cpu 874;
pu 874;
group {
mean_exclusive_lock_waiting_time;
group{
mean_exclusive_lock_waiting_time;
conv_up;
pu 20.0;
cpu 1;
cpu 1;
cpu 1
pu 1.0;
pu 1.0;
pu 1.0;
};
};
write disc0(1.0);
pu 2551;
ssu 40.0;
disc0 15.5;
activate insert_blk
group{
pu 32;
ssu 60;
net 146
} pe0:1.0;pe1:0.0;pe2:1.0;pe3:1.0;pe4:1.0;
pe5:1.0;pe6:1.0;pe7:1.0
END_DEFINITION
END_TIME
(a)
(b)
Figure 6. Update customer: (a) task block; (b) resource usage representation
resource), and these are compared with the maximum throughput predicted by STEADY.
The results show good agreement.
Simulation studies in this manner verify the accuracy of the analytical model over
a range of different queries, workloads, database and platform configurations. Any
significant discrepancies would have invited further investigation to determine whether
inaccuracies in the model or limitations of the modelling process were at stake.
5.3. Process algebra
Process algebras are mathematical theories which model communication and concurrent
systems. The process algebra which has been selected for use in validating the analytical
Copyright  1999 John Wiley & Sons, Ltd.
Concurrency: Pract. Exper., 11, 635–653 (1999)
649
PERFORMANCE PREDICTION OF PARALLEL RELATIONAL DATABASES
Table 2. System performance of simulation and STEADY: throughput
8 PEs
Bottleneck
resource
Throughput
utilisation (%)
(tps)
Simulation
STEADY max
throughput (tps)
10 PEs
Bottleneck
resource
Throughput
utilisation (%)
(tps)
10
20
30
40
45
4.031973
8.009048
12.03732
15.73204
17.81342
10
20
30
40
45
7.662665
15.34658
22.44061
29.98539
33.56250
45
18.1433
45
34.3249
approach is the Performance Evaluation Process Algebra (PEPA)[24]. It is a stochastic
method which has been developed to investigate the impact of the compositional features
of process algebras upon performance modelling.
In PEPA, a system is expressed as an interaction of components which engage in
activities. The components correspond to parts of the system or events in the behaviour of
the system. Each component has a behaviour which is defined by the activities in which it
engages. Every activity has an action type and an associated duration (which is represented
by a parameter known as the activity rate), and is written as (α, r), where α is an action
type and r the activity rate.
PEPA has a small but powerful set of combinators that are used for modelling. The
sequential composition, (α, r).P, is the basic mechanism by which the behaviour of a
component is constructed. This specification means that the component will perform
activity (α, r) and behaves as P on completion.
The selection or choice composition, P + Q, represents a system which may behave
either as P or Q but not P and Q at the same time. Both components are enabled. The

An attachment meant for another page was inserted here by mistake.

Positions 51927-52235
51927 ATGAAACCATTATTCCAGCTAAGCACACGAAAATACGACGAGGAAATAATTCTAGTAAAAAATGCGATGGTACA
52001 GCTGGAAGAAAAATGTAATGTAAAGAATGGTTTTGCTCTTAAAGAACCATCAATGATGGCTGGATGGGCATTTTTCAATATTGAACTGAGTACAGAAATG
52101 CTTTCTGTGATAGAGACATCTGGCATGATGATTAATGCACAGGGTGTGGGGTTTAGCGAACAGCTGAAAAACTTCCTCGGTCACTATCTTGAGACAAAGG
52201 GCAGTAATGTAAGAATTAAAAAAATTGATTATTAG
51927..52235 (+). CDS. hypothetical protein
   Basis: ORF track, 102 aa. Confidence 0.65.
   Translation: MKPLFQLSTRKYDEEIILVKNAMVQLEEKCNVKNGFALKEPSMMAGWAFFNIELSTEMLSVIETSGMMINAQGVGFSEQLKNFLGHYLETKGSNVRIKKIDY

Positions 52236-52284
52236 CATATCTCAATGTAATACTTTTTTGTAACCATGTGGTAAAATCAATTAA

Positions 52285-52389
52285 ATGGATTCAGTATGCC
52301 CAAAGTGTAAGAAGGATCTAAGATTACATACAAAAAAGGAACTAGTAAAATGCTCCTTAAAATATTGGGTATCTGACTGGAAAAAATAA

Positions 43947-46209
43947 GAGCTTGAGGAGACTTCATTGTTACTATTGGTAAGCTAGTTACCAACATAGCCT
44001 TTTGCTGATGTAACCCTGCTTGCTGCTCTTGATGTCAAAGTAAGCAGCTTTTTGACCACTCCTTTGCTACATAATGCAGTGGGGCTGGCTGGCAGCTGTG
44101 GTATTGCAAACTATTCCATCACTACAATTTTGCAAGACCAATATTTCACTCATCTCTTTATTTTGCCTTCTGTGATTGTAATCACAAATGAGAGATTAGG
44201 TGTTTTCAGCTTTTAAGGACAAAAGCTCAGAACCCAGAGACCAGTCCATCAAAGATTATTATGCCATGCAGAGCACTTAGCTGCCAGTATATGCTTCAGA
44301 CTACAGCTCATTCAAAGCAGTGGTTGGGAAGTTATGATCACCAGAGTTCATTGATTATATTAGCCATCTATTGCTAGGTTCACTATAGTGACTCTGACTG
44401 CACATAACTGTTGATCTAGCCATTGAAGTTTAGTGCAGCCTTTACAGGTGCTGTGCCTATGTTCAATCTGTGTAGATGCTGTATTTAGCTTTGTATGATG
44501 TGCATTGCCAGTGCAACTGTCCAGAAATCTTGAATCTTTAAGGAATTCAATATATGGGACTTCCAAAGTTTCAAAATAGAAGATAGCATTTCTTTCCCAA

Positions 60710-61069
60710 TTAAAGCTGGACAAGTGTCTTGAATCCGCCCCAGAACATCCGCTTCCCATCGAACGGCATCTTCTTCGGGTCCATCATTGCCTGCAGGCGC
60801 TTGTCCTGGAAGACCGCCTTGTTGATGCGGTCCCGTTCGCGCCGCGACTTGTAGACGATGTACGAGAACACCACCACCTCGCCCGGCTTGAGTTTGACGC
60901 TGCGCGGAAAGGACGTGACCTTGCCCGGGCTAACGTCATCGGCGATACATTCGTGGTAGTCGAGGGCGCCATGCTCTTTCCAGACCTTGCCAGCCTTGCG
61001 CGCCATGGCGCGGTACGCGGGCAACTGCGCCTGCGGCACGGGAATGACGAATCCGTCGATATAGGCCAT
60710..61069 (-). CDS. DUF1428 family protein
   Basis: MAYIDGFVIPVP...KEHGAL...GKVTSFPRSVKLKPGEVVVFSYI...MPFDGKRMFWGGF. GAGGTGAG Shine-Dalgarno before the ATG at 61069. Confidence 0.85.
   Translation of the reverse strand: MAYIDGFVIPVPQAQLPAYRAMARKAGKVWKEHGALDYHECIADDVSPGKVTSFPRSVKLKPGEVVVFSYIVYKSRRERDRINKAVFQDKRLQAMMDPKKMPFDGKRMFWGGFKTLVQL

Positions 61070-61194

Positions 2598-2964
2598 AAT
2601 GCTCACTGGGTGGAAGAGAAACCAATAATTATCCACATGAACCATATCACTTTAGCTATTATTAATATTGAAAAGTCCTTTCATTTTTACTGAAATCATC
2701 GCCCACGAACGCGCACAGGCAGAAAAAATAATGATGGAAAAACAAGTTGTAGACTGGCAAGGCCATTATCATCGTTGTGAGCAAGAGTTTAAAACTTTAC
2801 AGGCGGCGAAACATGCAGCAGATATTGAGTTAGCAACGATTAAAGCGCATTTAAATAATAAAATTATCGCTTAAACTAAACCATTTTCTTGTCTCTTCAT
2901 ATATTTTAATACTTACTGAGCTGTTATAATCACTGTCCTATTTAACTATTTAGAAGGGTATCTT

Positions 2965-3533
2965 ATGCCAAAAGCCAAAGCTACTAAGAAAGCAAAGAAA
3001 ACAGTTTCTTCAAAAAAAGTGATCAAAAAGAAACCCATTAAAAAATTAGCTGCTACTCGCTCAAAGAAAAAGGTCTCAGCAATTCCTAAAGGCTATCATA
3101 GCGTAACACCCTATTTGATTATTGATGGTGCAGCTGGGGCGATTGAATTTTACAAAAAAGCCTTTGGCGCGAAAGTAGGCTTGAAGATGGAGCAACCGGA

co-operation or parallel composition, P <L> Q, denotes the fact that P and Q can proceed
independently and concurrently with any activity whose action type is not contained in L.
However, for any activity whose action type is included in L, P and Q must synchronise to
achieve the activity. In this case one component may be blocked waiting for the other one.
Finally, the constant A is a component whose meaning is given by the defining equation
(A=P), which gives the component A the behaviour of the component P.
PEPA models suffer from state-space explosion[24] when the models become
complicated. For this reason, a decompositional approach that combines the compositional
strong equivalence[24] and flow-equivalent aggregation method[25] has been adapted in
the study in order to overcome this problem.
As an example consider a simple database system that consists of a single PE with a disc
attached to it. The PE comprises a transaction manager (TM), a concurrency control unit
(CCU), a buffer manager (BM) and a distributed lock manager (DLM). When a transaction
request arrives at a PE, the TM passes the request to the CCU, which will send a lock
request to the DLM. The DLM may grant the lock or force the lock request into a queue
and reply accordingly. Once the lock is granted, the CCU sends a message to the BM which
Copyright  1999 John Wiley & Sons, Ltd.
Concurrency: Pract. Exper., 11, 635–653 (1999)
650
M. H. WILLIAMS ET AL.
Table 3. Maximum throughput (in tps) for the customer payroll transaction of TPCC as predicted by
PEPA and STEADY for varying numbers of PEs
No. of PEs
5
6
8
10
11
12
Max throughput predicted by
PEPA
STEADY
17.1505
15.3174
17.8823
34.3010
21.8771
19.0884
17.1625
15.3427
18.1433
34.3249
22.0392
18.7383
will read from the disc and return the desired data. The code for the specification of the PE
follows:
#Q0 = (tm2ccu, infty).(ccu2dlm, r_sgn0).Q0;
#Q1 = (dlm2ccu, infty).(begin_trans, r_sgn).Q1;
#Q = Q0 <> Q1;
#P = (begin_trans, infty).(ccu2bm, r_sgn0).P;
#R = (bm2ccu, infty). (ccu2dlm0, r_sgn0).(ccu2tm, r_commit). R;
#CCU = Q <begin_trans> P <> R;
#DLM0 = (ccu2dlm, infty).(dlm2ccu, r_gnt).DLM0;
#DLM1= (ccu2dlm0, infty).(release, r_sgn).DLM1;